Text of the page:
Dovid kept a diary of his experiences with the riots and development of CURE, entitled "Sharing Turf." Showtime bought the rights to the diary and produced a movie "Crown Heights," that captures the tension and hope. Three of Laz's original songs are featured in the movie which stars TV show host and comedian Howie Mandel playing Dr. Laz.

Dr. Laz's dedication to using the CURE formula to heal an ever wider audience brought him to Miami in the late '90s to create a post high school mentoring and vocational guidance program called the Devorah Leah Center, and to develop groundbreaking programs for profoundly handicapped children at the Quest Center in the Browad County Public Schools.

Laz's "Sing and Sign Choir" includes non-verbal, autistic, Down syndrome, and other handicapped children who use American Sign Language to "sing alog" to the music. Lazerson developed a system for his students with profound physical challenges to use adaptive switches, such as knee and head switches, which activate drums machines and lighting effects. These unique musicians play for senior centers and public schools, where the audience is "blown away, there's not a dry eye in the house!" One elderly woman was so moved by the children's sincere expression, she was inspired to get up from her wheelchair for the first time in two years to dance!

"These kids are the best teachers and advocates for themselves. They sensitize others to see that they really are people and can give also," Dovid enthuses. "Music isn't just for hip and beautiful performing artists. It is the truly universal language of the soul, and these kids are bringing that message home."

In 2007 Dr. Laz was honored with the Teacher of the Year for the Broward County public schools, the nation's fifth largest school district. His students performed for more than 1,000 people at this special event. In 2008, Dr. Laz was one of five teachers selected from throughout the entire country to be inducted into the National Teachers Hall of Fame.

Dovid's lively approach breaks through all kinds of barriers—racial, handicap and cultural. He recently played in Switzerland, where the rabbi warned him, "The Swiss are very, very proper and reserved. They won't go for wild music." To the rabbi's utter amazement, Dr. Laz had them dancing on their chairs!

In the works is an innovative multi-sensory, experiential theatre and music experience, designed to engage and communicate with the most withdrawn children. Since Dr. Laz came to the Quest Center six years ago, he has become one of the most prolific grant writing teachers in the country. He has written and received more than 16 grants for his school and experiential music program totaling more than $600,000.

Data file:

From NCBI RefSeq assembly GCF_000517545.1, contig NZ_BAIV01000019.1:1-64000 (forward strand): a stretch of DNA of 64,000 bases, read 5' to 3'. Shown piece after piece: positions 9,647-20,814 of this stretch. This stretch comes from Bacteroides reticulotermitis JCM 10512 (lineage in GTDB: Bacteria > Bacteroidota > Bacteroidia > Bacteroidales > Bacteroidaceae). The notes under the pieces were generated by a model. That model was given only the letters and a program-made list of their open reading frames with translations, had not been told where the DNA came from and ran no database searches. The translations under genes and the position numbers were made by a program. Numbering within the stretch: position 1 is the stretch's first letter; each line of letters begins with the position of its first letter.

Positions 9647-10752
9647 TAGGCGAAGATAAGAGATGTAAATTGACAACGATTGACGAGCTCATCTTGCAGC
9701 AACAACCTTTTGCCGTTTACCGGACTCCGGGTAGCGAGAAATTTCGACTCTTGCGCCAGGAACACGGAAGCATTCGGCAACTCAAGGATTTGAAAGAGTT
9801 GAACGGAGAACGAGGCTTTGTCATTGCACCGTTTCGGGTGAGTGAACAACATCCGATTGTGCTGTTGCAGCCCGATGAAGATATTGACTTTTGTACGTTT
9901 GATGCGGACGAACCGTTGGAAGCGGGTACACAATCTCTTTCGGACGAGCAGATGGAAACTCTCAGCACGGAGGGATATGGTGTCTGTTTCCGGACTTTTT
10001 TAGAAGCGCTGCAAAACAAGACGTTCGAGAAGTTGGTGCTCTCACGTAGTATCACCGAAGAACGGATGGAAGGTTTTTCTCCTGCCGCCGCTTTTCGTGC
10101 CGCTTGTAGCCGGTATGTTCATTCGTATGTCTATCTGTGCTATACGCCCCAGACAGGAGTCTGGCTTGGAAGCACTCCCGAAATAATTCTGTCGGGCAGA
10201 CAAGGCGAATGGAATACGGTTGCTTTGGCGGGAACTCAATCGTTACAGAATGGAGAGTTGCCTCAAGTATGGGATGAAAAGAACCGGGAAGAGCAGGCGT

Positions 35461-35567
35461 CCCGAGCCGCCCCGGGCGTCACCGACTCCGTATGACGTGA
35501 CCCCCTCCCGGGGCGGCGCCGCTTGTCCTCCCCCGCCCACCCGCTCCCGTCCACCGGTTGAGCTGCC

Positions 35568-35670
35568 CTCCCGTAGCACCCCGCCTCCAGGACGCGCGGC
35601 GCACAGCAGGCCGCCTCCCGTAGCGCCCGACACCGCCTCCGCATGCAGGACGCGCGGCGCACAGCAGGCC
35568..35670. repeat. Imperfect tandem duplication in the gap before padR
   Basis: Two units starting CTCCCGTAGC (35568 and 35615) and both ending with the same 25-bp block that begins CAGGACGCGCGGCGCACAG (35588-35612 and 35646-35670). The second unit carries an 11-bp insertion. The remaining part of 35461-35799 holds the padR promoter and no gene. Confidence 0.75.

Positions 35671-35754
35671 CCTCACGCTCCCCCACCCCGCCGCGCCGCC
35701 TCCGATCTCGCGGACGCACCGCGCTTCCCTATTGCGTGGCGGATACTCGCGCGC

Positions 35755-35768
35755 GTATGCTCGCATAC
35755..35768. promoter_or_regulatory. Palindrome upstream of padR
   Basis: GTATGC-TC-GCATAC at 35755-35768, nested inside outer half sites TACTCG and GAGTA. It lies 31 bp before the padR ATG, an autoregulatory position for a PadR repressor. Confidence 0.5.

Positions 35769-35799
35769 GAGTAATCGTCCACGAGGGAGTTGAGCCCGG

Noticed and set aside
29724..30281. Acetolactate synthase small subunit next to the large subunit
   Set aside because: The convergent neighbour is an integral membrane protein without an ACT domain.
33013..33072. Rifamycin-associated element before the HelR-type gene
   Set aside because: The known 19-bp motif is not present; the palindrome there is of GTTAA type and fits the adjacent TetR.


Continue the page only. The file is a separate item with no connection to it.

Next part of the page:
CURE: Kids on the Bottom Can Give

Dr. Laz recently applied the Talmudic chavrusa study system in an experimental program, in which youth in detention homes tutored others. There were profound changes for the kids with criminal records, "who were put in a responsible giving position for the first time." After publishing a paper about the study in a leading educational journal, Laz received inquiries about his "new, ground-breaking" method, and had to chuckle. "My method has a good track record, it's been around since Moses learned Torah with G‑d on Mt. Sinai—the first study partners!"

Dovid fills his "spare time" teaching grad courses in Special Ed at Nova University and developing challenge rope courses in summer camps. He continues to speak and play at performances and Shabbatons around the world, both individually and with Project CURE.

CURE: Hyperactive Kids

Dovid consults with parents about helping their hyperactive kids. He feels that medication has become a panacea that is applied too quickly, before fully exploring options like effective, personal relevant education. "Find children's passion. Give them a chance to develop their own special talent, through music lessons, martial arts and the like. I had a student who has deemed a hopeless student. I taught him lifesaving, which he loved. Once his passion was aroused and his confidence restored, he progressed to become an EMT. Today he is making $100,000 a year as a highly regarded physician's assistant."

What one multi-tasking ("hyperactive," he insists) guy full of energy and love of humanity can do! Increasing the peace and helping "underdogs" let their light shine makes Dr. Laz a most effective doc.

Feeling down, out of sync or uninspired? Take the CURE!

Check out Dr. Laz’s website for more info, pics, videos, music, etc.